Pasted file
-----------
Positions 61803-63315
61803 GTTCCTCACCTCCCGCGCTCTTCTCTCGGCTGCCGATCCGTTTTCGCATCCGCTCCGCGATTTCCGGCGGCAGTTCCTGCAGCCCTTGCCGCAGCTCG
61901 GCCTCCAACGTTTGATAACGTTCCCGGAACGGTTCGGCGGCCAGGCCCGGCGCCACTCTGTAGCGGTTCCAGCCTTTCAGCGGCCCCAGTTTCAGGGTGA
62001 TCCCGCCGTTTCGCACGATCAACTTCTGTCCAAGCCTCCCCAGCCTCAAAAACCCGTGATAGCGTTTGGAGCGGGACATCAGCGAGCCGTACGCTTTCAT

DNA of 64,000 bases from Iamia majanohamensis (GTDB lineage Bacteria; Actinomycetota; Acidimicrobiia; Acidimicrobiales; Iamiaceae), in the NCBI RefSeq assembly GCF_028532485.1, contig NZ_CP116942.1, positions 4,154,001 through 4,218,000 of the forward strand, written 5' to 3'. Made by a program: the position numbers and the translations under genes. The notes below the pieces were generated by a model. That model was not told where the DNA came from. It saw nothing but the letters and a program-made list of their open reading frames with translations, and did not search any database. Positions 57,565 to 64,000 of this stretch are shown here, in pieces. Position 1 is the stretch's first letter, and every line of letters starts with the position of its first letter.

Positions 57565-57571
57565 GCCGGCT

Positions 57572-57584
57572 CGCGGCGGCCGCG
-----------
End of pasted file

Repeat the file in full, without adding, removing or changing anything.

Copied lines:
Positions 61803-63315
61803 GTTCCTCACCTCCCGCGCTCTTCTCTCGGCTGCCGATCCGTTTTCGCATCCGCTCCGCGATTTCCGGCGGCAGTTCCTGCAGCCCTTGCCGCAGCTCG
61901 GCCTCCAACGTTTGATAACGTTCCCGGAACGGTTCGGCGGCCAGGCCCGGCGCCACTCTGTAGCGGTTCCAGCCTTTCAGCGGCCCCAGTTTCAGGGTGA
62001 TCCCGCCGTTTCGCACGATCAACTTCTGTCCAAGCCTCCCCAGCCTCAAAAACCCGTGATAGCGTTTGGAGCGGGACATCAGCGAGCCGTACGCTTTCAT

DNA of 64,000 bases from Iamia majanohamensis (GTDB lineage Bacteria; Actinomycetota; Acidimicrobiia; Acidimicrobiales; Iamiaceae), in the NCBI RefSeq assembly GCF_028532485.1, contig NZ_CP116942.1, positions 4,154,001 through 4,218,000 of the forward strand, written 5' to 3'. Made by a program: the position numbers and the translations under genes. The notes below the pieces were generated by a model. That model was not told where the DNA came from. It saw nothing but the letters and a program-made list of their open reading frames with translations, and did not search any database. Positions 57,565 to 64,000 of this stretch are shown here, in pieces. Position 1 is the stretch's first letter, and every line of letters starts with the position of its first letter.

Positions 57565-57571
57565 GCCGGCT

Positions 57572-57584
57572 CGCGGCGGCCGCG